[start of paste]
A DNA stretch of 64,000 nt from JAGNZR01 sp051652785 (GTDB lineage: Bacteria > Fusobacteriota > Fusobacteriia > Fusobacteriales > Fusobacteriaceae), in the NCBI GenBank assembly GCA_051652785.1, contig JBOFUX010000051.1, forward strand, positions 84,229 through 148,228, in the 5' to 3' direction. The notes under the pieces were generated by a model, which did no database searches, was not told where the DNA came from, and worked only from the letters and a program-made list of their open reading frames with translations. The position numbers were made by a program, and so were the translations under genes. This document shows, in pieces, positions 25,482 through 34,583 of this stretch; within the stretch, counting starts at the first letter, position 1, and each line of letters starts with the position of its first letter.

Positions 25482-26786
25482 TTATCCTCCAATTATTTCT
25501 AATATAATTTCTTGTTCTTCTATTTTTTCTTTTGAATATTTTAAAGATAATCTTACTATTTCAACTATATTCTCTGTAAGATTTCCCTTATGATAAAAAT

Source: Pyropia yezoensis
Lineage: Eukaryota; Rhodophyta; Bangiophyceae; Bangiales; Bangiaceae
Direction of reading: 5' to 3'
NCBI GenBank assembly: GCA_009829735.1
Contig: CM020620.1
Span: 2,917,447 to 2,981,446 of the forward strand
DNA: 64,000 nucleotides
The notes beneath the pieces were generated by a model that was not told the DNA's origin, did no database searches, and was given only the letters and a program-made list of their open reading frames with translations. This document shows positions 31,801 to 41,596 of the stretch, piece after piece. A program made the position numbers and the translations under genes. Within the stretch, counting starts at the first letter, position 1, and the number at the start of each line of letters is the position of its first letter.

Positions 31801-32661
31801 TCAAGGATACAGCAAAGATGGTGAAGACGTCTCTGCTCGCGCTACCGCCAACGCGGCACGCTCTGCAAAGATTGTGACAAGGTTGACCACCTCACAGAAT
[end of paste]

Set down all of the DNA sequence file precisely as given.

A DNA stretch of 64,000 nt from JAGNZR01 sp051652785 (GTDB lineage: Bacteria > Fusobacteriota > Fusobacteriia > Fusobacteriales > Fusobacteriaceae), in the NCBI GenBank assembly GCA_051652785.1, contig JBOFUX010000051.1, forward strand, positions 84,229 through 148,228, in the 5' to 3' direction. The notes under the pieces were generated by a model, which did no database searches, was not told where the DNA came from, and worked only from the letters and a program-made list of their open reading frames with translations. The position numbers were made by a program, and so were the translations under genes. This document shows, in pieces, positions 25,482 through 34,583 of this stretch; within the stretch, counting starts at the first letter, position 1, and each line of letters starts with the position of its first letter.

Positions 25482-26786
25482 TTATCCTCCAATTATTTCT
25501 AATATAATTTCTTGTTCTTCTATTTTTTCTTTTGAATATTTTAAAGATAATCTTACTATTTCAACTATATTCTCTGTAAGATTTCCCTTATGATAAAAAT

Source: Pyropia yezoensis
Lineage: Eukaryota; Rhodophyta; Bangiophyceae; Bangiales; Bangiaceae
Direction of reading: 5' to 3'
NCBI GenBank assembly: GCA_009829735.1
Contig: CM020620.1
Span: 2,917,447 to 2,981,446 of the forward strand
DNA: 64,000 nucleotides
The notes beneath the pieces were generated by a model that was not told the DNA's origin, did no database searches, and was given only the letters and a program-made list of their open reading frames with translations. This document shows positions 31,801 to 41,596 of the stretch, piece after piece. A program made the position numbers and the translations under genes. Within the stretch, counting starts at the first letter, position 1, and the number at the start of each line of letters is the position of its first letter.

Positions 31801-32661
31801 TCAAGGATACAGCAAAGATGGTGAAGACGTCTCTGCTCGCGCTACCGCCAACGCGGCACGCTCTGCAAAGATTGTGACAAGGTTGACCACCTCACAGAAT